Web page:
Debra Rizzi  (18:47)  

Sometimes you’re digging even more deeply. We’re serving internally and externally. And therefore, when we’re going through that brand audit on a very deep level, you’re now reporting back based on statistics. There are percentages that are driving. Okay, this is why you need to be investing your monies here, we’re making this shift or investing in a rebrand. And it’s very gratifying, especially for those businesses who are looking to grow to sell. They go through a brand audit and even if they haven’t implemented it yet, to be able to put that in front of the investor, it increases the value of their business. So even more recently, we’ve had four clients who have gone through the audit process and have gone to the table and gotten more exposure and more offers than they were expected. 


David Hernandez  (19:40)  

Oh, that’s awesome. That’s a great story. Finding your way to balance and I know everybody uses the word balance. To me it’s, there’s no real like homeostasis of balance but to me the teeter-totter of always trying to find that balance. What’s it like for you? Are you in a place now where you feel like you’re finding ways to live a more balanced life for yourself and for your family so that you’re able to truly enjoy all of it right? Enjoy the work and the successes that you have with clients, that is extremely fulfilling for both you and Keith, but also be able to have that balance of your family. With Keith, with just a joy that is the wonder of life. Right? And how do you find your way there? Are there certain things that you’ve made decisions upon, that are impacting that in a good way for you? What can you tell us?


Debra Rizzi  (20:51)  

David, I love you, because you know this is the trick question of our time together today. I’m trying to become the better version of myself. For those who know me, I’m like Mach 10, with my hair on fire. I’m working on it. So yes, last year was pivotal for me. And you know, I’m going to share some of my vulnerability because it’s important for people to hear it. Turning 50 was not an easy thing for me. You go through this self-evaluation of, you know, where am I, am I doing enough? It’s going back to the Bucknell how, and why, but really going through that really tough process. And being surrounded by people like you and Allison, who have watched my process and said, you have to start to prioritize a little bit more. You’re doing that Scooby Doo very often, where your legs are moving really, really fast, but you’re not getting anywhere quickly. So through friends, and my personal coach, who is John Mousseau, I am scheduling those clarity moments. And I’m committed to that now at least, and starting small, but two times a week of blocking that time and not feeling guilty about it. It doesn’t always have to be before work or after work, because I’m constantly in the work. But how I take that time, whether it’s to read, evaluate something on the business, go for a walk, or just pause to have a really deep, good human conversation with my husband that is not about the business or the kids. It’s about us. And where do we want to go in the future? It takes baby steps. It’s baby steps. But that is the one thing that I am working on. And I get inspiration from other individuals who are doing it well, like you. I’ve noticed your shifts and how you’re balancing that. But if anybody looks at my Instagram feed, it’s all about my family. So that time is ridiculously precious to me. And I’m super proud of my children because they are the best creative end product that I’ve ever worked on. And it’s constantly going. And I do want to be around to see and experience their lives. So I’m working on the work-life balance, I promise.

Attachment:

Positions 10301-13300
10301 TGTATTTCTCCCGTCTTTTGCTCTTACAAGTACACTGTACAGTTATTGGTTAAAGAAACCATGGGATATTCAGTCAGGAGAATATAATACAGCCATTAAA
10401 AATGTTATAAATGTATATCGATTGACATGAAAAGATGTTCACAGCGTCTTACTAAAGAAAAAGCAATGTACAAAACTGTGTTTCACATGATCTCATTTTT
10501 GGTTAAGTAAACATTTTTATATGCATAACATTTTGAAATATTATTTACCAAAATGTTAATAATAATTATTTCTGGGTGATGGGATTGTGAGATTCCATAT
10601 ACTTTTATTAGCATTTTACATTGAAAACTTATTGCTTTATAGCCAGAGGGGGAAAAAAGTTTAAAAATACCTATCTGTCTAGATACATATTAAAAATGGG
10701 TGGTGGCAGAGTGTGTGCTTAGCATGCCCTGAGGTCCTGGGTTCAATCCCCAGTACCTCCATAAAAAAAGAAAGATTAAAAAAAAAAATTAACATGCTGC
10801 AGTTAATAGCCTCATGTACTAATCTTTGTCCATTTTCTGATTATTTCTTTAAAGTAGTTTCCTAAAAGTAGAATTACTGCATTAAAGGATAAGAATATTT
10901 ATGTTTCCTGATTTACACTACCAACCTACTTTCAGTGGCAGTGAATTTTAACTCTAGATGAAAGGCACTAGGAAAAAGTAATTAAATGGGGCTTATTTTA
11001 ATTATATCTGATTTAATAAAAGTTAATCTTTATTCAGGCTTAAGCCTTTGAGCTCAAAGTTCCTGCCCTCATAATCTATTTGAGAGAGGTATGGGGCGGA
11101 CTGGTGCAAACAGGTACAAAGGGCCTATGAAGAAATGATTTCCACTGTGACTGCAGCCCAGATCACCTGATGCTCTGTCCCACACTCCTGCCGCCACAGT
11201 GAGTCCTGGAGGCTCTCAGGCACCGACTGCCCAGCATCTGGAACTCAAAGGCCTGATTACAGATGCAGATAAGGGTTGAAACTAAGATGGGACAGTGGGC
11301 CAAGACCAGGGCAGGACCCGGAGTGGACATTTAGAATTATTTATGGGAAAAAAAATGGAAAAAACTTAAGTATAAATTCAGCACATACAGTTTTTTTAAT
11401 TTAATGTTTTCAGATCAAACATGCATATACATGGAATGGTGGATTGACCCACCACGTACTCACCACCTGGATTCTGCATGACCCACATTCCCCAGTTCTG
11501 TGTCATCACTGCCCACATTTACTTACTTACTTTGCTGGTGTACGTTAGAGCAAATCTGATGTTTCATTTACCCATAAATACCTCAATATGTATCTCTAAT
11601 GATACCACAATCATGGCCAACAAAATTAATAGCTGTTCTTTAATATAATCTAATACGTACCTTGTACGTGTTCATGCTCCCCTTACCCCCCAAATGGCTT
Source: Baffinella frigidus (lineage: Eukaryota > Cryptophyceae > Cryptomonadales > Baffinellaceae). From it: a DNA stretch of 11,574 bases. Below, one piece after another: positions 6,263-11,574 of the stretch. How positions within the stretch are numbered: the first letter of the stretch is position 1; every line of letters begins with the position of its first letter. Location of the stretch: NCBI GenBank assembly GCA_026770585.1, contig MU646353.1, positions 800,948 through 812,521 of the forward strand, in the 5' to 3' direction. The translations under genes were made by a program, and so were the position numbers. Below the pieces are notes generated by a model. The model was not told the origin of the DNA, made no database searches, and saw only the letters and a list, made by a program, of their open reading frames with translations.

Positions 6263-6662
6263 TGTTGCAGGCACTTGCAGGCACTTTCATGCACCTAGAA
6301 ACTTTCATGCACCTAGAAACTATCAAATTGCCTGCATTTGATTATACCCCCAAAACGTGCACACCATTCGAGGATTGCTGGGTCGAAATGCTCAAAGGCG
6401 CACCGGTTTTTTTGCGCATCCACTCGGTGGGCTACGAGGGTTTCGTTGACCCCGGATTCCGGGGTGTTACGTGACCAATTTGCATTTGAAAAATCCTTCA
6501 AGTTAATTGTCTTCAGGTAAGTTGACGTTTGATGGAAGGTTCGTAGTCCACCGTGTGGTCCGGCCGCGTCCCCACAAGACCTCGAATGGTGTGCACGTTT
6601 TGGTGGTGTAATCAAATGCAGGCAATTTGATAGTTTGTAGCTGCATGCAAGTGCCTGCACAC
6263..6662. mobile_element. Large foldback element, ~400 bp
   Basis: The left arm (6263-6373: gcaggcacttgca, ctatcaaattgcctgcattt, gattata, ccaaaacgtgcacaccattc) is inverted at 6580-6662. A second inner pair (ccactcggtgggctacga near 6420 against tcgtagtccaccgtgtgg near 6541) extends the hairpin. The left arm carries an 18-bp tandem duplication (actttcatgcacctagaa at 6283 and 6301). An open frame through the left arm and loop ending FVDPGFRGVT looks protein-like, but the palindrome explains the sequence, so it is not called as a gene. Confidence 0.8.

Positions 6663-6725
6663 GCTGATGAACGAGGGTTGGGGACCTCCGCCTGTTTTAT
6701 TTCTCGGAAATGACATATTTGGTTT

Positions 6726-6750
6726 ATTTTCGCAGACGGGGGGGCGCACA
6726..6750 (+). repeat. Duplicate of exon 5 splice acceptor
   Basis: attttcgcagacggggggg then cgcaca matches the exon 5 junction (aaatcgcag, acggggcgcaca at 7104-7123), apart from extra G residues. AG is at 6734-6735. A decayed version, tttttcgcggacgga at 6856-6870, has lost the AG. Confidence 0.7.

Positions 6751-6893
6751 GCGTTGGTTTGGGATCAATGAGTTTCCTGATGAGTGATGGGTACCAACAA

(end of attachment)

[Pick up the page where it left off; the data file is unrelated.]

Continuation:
David Hernandez  (23:22)  

And you mentioned a coach, that’s very interesting. And let’s give him a shout-out. It was John Muso?  Yeah. So how does your coach, because I think this is also helpful for people to hear that we all get help from others, right? How does John help you as a coach?